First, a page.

A major obstacle to extending Northstar to St. Cloud had been the lack of double-tracked rail for nine miles (14 km) from Big Lake to Becker.[44] However, due to increased freight traffic on the line, BNSF double-tracked the corridor in 2015.[45] The Minnesota Department of Transportation says that extending Northstar would result in 1 to 1.5 million annual trips on the line[citation needed]. In its 2010 State Rail Plan, the agency stated an expectation of farebox recovery ratios between 70% and 111% on the full line.[46] However, the same plan estimated farebox recovery ratios of just 21% to 34% on the proposed Northern Lights Express, which in a 2007 business plan had calculated ratios of over 100%.[47] On November 8, 2010, it was announced that the planned extension of the line to St. Cloud had been indefinitely delayed. Projected ridership is not sufficient to qualify for federal funding.[48]

Proposals to extend the line have continued to surface in the years following opening of the line. In 2016 and 2018, Minnesota state legislators proposed extending the line to St. Cloud using existing equipment by running two daily round-trips to St. Cloud and reducing other trips to Minneapolis from five to four.[49][50] Governor Mark Dayton proposed a six month demonstration service to St. Cloud in 2017 but the demonstration would have only included 1 round trip a day and not have trains stopping at stations between Minneapolis and St. Cloud.[51] Extending the line to Camp Ripley was proposed in 2019 by House of Representative legislators.[52] Another extension feasibility study sponsored by MnDOT was released in July 2020.[53]

Possible extension of the line has been revived in the 2022 Transportation Omnibus bill passed by the MN legislature. The bill includes funding for a study that would consider different possible rail service to the St Cloud and Fargo-Moorhead regions. This could include recommendations to extend Northstar.

Pandemic and future edit

After the onset of the COVID-19 pandemic, Metro Transit eliminated weekend service and special event service. Weekly trips dropped from 72 to 20. Ridership on the line was down 95% in August 2020 compared to before the pandemic. [54] Lakeville's state representative, Jon Koznick, proposed shuttering Northstar operations in 2021 but that would require the repayment of $85 million in federal funds used to construct the project.[55] The Republican-controlled Minnesota Senate proposed closing Northstar in the 2022 legislative session and included asking the federal government to not require the repayment of federal funds.[56]

Metro Transit and MnDOT in combination with three counties that Northstar operates in, Anoka County, Hennepin County, and Sherburne County, agreed to a master funding agreement in 2018 that covered operating expenses through 2022. Anoka County ceased paying their financial contribution by the second half of 2020. The county requested a reduced payment due to reduced ridership.[57] By 2022, the county owed Metro Transit $7.9 million for operating expenses stretching from 2020 to 2022. Special event service to Minnesota Twins games was not offered in 2022 due to the funding issue. Northstar served 81,561 rides to 64 Minnesota Twins games in 2019.[58]

Anoka County ended up paying Metro Transit for 2020 and 2021 operating expenses after the 2021 bill was reduced from nearly $6 million to $1.95 million due to funds from BNSF and federal COVID relief bills. For the 2022 operating budget, Anoka County considered a $1.95 million payment to be their "full and final payment for 2022" despite Metro Transit requesting $4.6 million. Anoka County argued that they are paying the same amount from their 2021 bill for 2022 because the same amount of service is being offered while Metro Transit states it cannot increase service without covering the full operating costs of the line.[59][60]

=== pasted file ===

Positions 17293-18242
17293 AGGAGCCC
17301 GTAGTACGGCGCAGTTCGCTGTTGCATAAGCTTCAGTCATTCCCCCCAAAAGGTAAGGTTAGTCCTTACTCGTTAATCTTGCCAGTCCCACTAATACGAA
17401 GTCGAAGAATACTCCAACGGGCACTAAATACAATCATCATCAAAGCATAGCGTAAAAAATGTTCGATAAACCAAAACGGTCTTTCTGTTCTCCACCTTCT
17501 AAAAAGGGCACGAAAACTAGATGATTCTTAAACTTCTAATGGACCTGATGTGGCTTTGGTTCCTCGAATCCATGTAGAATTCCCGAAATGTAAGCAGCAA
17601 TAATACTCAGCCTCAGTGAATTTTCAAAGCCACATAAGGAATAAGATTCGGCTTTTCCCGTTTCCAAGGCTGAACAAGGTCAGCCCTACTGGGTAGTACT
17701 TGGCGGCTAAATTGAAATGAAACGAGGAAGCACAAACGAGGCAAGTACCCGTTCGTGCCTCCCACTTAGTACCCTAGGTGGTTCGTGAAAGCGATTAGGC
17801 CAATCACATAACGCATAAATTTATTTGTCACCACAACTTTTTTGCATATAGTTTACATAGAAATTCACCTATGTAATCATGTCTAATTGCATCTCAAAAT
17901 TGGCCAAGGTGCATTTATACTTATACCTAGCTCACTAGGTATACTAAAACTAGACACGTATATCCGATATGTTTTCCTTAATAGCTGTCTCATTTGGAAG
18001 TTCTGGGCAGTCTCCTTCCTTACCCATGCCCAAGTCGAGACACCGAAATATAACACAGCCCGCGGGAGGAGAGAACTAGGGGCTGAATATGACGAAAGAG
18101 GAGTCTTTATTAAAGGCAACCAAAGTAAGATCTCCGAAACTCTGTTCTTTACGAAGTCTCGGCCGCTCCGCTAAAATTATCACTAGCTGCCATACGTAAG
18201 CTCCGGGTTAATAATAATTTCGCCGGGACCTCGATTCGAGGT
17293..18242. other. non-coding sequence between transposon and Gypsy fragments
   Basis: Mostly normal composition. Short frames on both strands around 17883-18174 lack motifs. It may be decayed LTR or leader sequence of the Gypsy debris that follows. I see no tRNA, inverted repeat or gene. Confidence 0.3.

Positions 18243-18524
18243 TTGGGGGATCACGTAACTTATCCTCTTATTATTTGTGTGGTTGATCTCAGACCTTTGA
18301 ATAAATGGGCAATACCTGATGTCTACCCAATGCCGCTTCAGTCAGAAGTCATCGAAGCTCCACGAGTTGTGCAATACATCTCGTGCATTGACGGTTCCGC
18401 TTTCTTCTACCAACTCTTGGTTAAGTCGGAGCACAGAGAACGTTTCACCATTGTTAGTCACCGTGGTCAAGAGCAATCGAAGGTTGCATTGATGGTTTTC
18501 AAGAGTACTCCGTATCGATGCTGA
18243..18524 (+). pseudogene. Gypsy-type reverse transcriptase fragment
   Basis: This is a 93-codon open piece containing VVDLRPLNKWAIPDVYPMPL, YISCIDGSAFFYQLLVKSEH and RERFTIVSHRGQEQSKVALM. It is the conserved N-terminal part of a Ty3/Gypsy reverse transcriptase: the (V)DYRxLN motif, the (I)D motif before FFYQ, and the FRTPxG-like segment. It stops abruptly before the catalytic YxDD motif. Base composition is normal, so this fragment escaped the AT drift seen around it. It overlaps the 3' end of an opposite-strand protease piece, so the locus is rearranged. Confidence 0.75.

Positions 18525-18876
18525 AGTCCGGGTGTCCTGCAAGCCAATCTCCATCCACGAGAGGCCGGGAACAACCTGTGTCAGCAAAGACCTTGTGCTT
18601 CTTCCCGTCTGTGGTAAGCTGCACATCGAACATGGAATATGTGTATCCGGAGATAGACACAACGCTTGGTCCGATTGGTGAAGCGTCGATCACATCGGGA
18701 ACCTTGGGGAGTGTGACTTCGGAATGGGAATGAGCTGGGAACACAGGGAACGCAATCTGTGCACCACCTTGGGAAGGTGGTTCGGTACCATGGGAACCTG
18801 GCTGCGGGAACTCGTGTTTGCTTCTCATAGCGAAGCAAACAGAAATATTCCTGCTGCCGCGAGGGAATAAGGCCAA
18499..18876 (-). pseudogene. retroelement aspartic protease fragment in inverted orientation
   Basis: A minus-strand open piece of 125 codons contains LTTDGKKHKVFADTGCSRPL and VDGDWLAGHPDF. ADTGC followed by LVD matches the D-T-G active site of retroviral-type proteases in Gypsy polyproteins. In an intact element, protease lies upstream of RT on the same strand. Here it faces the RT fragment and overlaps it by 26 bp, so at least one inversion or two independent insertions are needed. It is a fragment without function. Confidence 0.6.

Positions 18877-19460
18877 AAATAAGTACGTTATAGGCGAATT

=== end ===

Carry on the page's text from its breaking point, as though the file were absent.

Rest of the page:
The Metropolitan Council is conducting a study on the future of Northstar post pandemic but the study will not produce any decisions or recommendations. The study is tentatively expected to be completed the winter of 2022–2023.[61]

Construction of the Northern Lights Express Intercity passenger train from Downtown Minneapolis to Duluth may add a transfer station at Coon-Rapids Foley Boulevard to allow for transfers between Northstar and NLX trains to other Amtrak intercity routes.

On October 2, 2023, service was increased to 4 round trips every weekday, including 1 reverse peak trip.[62] Special event service returned, serving Twins and Vikings games. There is still no weekend service. An increase in the sales tax in the seven-county metropolitan area approved in the 2023 Minnesota legislative session will help cover the increased expenses.[63]

Rolling stock edit

The line opened in 2009 with five MPI MP36PH-3C locomotives and seventeen Bombardier BiLevel Coach cars. Each passenger car has about 140 seats and room for 355 when full with standees. The coaches have two doors on either side.[64] Upon the opening, Metro Transit immediately announced that a sixth locomotive was being acquired from the Utah Transit Authority's FrontRunner service in the Salt Lake City area and a lease agreement was soon signed.[30] Typical weekday operation requires five trains, each consisting of one locomotive and three or four coaches. A single train is used for weekend service, making three round trips each day. The platforms are only designed for five-car trains, so longer trains would require additional construction.

Metro Transit did begin experimenting in April 2010 with six-car trains for taking riders to and from weekend Twins games at Target Field.[65] These trains overhang the platform at either end and only open one door on each of the end cars. In May, trains serving Twins games grew to eight cars, with some completely overhanging the platforms so some riders would have to board and then walk from one car to another.[66] By June, Metro Transit had decided to purchase the sixth locomotive it had leased from UTA (No. 512) due to high leasing costs and the need to have an extra locomotive for when others are being repaired or inspected. A $10.1 million contingency fund built into the original cost of the service provided $2.85 million for buying the locomotive and repainting it in Northstar livery.[67]

Manufacturer Model Inventory Number Image
MotivePower MP36PH-3C 6 501–505, 512  
Bombardier BiLevel Coach 12 701–712  
BiLevel Cab Cars 6 601–606  

References edit

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External links edit